Borough President Richards caps Black History Month with joyful celebration at Borough Hall

NY: Black History Month Celebration at QBH
Queens Borough President Donovan Richards speaks at the Black History Month Celebration at Queens Borough Hall.
Photo by Gabriele Holtermann

Queens Borough President Donovan Richards and the African American Heritage Month Committee closed out Black History Month with the annual Black History Month Celebration at Helen Marshall Cultural Center at Queens Borough Hall on Tuesday, Feb. 27.

The event celebrated Queens’ rich African American heritage and recognized outstanding Black community leaders. Thirteen exceptional Queens high school students received a $1,000 scholarship through the Borough President’s African American Heritage Committee.

13 Queens High School students received a $1,000 scholarship.Photo by Gabriele Holtermann

Musical and artistic highlights were Patricia McLaughlin, who opened the event with renditions of the National Anthem and the Black National Anthem, “Lift Every Voice and Sing,” a dance performance by Justin Johnson to the theme song of the movie Selma, “Glory” by Commons and John Legend. Dancers and drummers with the Devore Dance Center concluded the celebration.

Dancers and drummers with the Devore Dance Center concluded the celebration.

Richards, the first male Black Queens borough president, acknowledged that representing the 2.4 million residents of the World’s Boro came with great responsibility.

“We do the work we do to leave this place better than we found it to improve the lives of each and everyone right here,” Richards said.

The Queens Beep had recently traveled to Nigeria, Africa, and also visited the Point of No Return, a former major slave port on Gberefu Island, through which thousands of Africans were forced onto slave ships.

“You think of how powerful it is that our ancestors were forced here and how we can stand here in Borough Hall tonight,” Richards said. “I’ve literally sat on the beach that we were enslaved on.”

At a time when states are banning books about Black History, Richards called on everyone to pass down the history of African Americans.

“People out here talking about slavery never existed. I mean, come on,” Richards said. “We’re in 2024; our civil rights are under attack.”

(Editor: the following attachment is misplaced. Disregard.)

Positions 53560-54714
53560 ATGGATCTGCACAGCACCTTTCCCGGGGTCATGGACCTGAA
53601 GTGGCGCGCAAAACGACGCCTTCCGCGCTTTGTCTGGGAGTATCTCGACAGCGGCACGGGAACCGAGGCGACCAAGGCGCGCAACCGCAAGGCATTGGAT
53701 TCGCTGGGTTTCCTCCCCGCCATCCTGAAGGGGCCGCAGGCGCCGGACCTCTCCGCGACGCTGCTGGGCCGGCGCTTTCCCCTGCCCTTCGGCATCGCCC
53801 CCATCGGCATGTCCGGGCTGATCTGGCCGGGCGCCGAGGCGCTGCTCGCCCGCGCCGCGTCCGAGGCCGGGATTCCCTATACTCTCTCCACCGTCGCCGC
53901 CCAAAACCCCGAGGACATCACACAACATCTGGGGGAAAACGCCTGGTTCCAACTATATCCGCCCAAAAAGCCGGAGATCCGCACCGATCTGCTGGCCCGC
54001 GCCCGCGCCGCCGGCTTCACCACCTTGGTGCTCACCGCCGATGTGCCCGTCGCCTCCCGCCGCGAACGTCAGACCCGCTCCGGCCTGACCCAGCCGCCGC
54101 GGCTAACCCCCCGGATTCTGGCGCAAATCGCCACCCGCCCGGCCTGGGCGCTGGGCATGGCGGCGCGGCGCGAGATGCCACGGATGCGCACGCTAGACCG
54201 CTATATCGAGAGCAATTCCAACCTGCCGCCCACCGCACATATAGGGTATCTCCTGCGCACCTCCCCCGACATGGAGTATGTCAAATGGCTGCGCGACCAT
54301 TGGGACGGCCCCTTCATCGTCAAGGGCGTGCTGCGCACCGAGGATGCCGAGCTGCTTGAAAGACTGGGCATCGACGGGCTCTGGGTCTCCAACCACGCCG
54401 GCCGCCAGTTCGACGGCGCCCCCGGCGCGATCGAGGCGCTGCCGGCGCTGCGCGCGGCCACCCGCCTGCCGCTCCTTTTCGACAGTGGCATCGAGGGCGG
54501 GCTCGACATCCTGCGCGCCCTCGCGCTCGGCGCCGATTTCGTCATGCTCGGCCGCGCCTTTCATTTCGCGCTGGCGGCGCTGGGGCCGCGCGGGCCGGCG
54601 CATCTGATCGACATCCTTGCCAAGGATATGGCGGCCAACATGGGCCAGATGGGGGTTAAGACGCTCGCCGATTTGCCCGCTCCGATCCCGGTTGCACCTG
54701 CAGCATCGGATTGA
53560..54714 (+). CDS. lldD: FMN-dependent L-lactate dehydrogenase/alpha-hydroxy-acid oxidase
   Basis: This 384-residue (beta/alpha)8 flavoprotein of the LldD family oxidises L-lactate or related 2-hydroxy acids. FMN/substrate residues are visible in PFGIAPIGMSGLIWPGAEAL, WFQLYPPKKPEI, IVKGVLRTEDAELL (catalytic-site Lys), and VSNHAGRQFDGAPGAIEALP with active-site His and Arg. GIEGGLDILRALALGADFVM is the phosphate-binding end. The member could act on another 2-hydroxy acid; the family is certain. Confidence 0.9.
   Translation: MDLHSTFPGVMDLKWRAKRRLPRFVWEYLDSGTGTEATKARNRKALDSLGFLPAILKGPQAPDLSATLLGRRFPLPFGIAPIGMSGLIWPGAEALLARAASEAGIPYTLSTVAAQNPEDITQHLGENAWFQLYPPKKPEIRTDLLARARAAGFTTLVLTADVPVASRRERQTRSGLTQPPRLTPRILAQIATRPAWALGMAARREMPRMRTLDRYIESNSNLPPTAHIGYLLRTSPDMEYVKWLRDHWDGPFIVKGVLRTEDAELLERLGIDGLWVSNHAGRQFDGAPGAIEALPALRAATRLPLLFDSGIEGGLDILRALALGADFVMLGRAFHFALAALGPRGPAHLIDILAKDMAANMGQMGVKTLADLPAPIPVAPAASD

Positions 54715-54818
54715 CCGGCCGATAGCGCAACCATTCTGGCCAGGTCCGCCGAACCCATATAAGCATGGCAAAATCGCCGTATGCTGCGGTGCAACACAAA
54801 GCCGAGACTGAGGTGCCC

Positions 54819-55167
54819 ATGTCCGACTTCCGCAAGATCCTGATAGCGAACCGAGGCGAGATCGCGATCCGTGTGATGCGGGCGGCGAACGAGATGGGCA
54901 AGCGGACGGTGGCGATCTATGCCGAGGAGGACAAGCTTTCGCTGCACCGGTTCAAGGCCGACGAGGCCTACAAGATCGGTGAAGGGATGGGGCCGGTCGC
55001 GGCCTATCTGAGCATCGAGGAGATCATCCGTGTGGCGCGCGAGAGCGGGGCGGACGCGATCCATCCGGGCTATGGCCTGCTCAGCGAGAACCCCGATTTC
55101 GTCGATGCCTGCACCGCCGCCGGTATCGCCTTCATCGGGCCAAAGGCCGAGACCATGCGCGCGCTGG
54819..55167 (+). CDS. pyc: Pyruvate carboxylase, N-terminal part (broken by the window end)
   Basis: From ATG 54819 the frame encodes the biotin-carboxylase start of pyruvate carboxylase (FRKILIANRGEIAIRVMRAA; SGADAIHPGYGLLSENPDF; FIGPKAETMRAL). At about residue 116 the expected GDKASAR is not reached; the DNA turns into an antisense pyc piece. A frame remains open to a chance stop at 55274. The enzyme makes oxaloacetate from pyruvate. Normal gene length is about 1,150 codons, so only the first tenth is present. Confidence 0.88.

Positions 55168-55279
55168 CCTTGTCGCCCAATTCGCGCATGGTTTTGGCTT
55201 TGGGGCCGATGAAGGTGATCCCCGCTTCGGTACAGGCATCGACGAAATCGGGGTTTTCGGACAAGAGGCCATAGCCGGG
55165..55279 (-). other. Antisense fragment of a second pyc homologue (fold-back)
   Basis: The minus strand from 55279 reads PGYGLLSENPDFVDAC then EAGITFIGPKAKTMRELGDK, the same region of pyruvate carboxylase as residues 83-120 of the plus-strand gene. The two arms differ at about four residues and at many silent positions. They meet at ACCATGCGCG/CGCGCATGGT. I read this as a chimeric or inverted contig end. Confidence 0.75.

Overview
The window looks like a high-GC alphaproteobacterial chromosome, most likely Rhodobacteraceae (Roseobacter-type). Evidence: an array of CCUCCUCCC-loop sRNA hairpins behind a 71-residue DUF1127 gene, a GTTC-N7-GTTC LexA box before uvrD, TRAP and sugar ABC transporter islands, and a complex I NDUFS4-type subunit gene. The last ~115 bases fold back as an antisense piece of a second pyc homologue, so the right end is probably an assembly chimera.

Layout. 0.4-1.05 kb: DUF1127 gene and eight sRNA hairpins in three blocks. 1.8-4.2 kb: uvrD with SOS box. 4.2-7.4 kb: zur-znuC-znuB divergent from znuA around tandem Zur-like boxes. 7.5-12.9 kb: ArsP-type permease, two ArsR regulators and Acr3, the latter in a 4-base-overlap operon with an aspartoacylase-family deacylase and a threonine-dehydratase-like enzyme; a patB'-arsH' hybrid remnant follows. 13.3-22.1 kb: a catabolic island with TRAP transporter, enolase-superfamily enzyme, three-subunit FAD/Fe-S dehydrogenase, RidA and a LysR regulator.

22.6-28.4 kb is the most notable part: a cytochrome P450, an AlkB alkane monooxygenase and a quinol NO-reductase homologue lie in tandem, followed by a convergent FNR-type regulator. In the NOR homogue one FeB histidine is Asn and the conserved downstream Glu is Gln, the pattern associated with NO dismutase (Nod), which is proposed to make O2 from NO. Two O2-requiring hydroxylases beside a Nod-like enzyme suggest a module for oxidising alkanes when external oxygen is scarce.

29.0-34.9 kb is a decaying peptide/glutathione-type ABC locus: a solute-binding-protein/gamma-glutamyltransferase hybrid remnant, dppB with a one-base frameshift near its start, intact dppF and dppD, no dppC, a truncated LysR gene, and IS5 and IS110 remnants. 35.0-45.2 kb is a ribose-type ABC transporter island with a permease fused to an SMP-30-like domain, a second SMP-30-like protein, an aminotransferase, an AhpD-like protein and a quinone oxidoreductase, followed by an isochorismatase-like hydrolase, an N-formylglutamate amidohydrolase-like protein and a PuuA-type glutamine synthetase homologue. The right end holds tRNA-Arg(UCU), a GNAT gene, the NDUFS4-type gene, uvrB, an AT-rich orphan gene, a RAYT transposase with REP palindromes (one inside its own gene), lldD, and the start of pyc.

The first citation of honor went to the president of ABC News, Kimberly Godwin, the first black woman to lead a major American broadcast news network.

Kimberly Godwin (m), president of ABC News, received a Citation of Honor.Photo by Gabriele Holtermann

Godwin was grateful to be in the Helen Marshall Cultural Center, named after the first black female Queens Borough President.

Godwin stressed that journalism mattered and had to be done rightfully and truthfully, covering all communities.

“Think about it: if the civil rights movement happened and there was no one to cover, no cameras, no reporters, no one to talk about it. No one to show what was happening. Did it really happen?” Godwin asked. “If the George Floyd murder happened, and then there was no news to cover that, did it really happen? How did it happen? So, journalism matters. Black history matters as well, and Black history is American history.”

Other award recipients included Regina Bain, executive director of the Louis Armstrong House Museum, who received the Arts and Culture Award; the Business Award went to Ellen E. Day; Dr. Crystal Bonds, superintendent of New York City School District 29, was bestowed with the Education Award; and the Music Award went to the Disco Twins.

Ellen E. Day received the Business Award.Photo by Gabriele Holtermann
The Disco Twins received the Music Award.Photo by Gabriele Holtermann

Bronx Borough President Vanessa Gibson made a special appearance at the event. Richards introduced “his sister” from the Boogie Down Bronx, joking that, “the Bronx says they created hip hop, but obviously Queens perfected it.”

Gibson reminded the crowd that while celebrating Black History Month was just one month out of the year, Black people celebrated their culture and heritage every day.

Bronx Borough President Vanessa Gibson and Queens Borough President Donovan Richards attend the Black History Month Celebration at Queens Borough Hall.Photo by Gabriele Holtermann

“You cannot talk about American history without recognizing the contributions of black Americans in our society,” the first woman and first Black to hold the office of Bronx borough president said. “And as a first representing the borough of the Bronx, I know I will not be the last because I realize every day, in this moment, that I am my ancestors’ wildest dreams, and all of their hopes and all of their aspirations. I realize that our ancestors died for the right for us to be here today.”

Queens residents attended the annuaal Black History Month celebration at Queens Borough Hall.Photo by Gabriele Holtermann
Dancers and drummers with the Devore Dance Center concluded the celebration.Photo by Gabriele Holtermann